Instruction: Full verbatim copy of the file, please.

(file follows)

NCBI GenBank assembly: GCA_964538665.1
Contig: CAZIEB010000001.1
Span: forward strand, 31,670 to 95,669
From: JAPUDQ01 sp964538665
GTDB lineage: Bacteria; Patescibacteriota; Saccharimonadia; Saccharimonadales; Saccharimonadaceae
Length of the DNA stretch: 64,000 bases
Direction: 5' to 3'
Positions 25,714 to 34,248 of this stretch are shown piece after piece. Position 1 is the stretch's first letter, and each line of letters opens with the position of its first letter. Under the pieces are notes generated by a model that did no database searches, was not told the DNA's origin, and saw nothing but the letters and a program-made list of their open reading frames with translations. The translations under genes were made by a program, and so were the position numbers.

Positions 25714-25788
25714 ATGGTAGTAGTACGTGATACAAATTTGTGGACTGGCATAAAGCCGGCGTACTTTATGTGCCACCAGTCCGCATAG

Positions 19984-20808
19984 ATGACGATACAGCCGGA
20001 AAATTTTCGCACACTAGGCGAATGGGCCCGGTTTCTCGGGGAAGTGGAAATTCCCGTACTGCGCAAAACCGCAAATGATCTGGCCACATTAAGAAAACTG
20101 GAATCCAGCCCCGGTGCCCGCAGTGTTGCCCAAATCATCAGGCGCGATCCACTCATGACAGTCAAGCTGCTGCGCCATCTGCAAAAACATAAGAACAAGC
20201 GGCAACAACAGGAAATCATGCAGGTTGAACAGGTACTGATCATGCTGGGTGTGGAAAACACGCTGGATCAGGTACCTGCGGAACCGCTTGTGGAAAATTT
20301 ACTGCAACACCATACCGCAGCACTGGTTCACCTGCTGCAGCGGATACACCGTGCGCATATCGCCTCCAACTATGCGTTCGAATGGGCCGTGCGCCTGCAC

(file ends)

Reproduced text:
NCBI GenBank assembly: GCA_964538665.1
Contig: CAZIEB010000001.1
Span: forward strand, 31,670 to 95,669
From: JAPUDQ01 sp964538665
GTDB lineage: Bacteria; Patescibacteriota; Saccharimonadia; Saccharimonadales; Saccharimonadaceae
Length of the DNA stretch: 64,000 bases
Direction: 5' to 3'
Positions 25,714 to 34,248 of this stretch are shown piece after piece. Position 1 is the stretch's first letter, and each line of letters opens with the position of its first letter. Under the pieces are notes generated by a model that did no database searches, was not told the DNA's origin, and saw nothing but the letters and a program-made list of their open reading frames with translations. The translations under genes were made by a program, and so were the position numbers.

Positions 25714-25788
25714 ATGGTAGTAGTACGTGATACAAATTTGTGGACTGGCATAAAGCCGGCGTACTTTATGTGCCACCAGTCCGCATAG

Positions 19984-20808
19984 ATGACGATACAGCCGGA
20001 AAATTTTCGCACACTAGGCGAATGGGCCCGGTTTCTCGGGGAAGTGGAAATTCCCGTACTGCGCAAAACCGCAAATGATCTGGCCACATTAAGAAAACTG
20101 GAATCCAGCCCCGGTGCCCGCAGTGTTGCCCAAATCATCAGGCGCGATCCACTCATGACAGTCAAGCTGCTGCGCCATCTGCAAAAACATAAGAACAAGC
20201 GGCAACAACAGGAAATCATGCAGGTTGAACAGGTACTGATCATGCTGGGTGTGGAAAACACGCTGGATCAGGTACCTGCGGAACCGCTTGTGGAAAATTT
20301 ACTGCAACACCATACCGCAGCACTGGTTCACCTGCTGCAGCGGATACACCGTGCGCATATCGCCTCCAACTATGCGTTCGAATGGGCCGTGCGCCTGCAC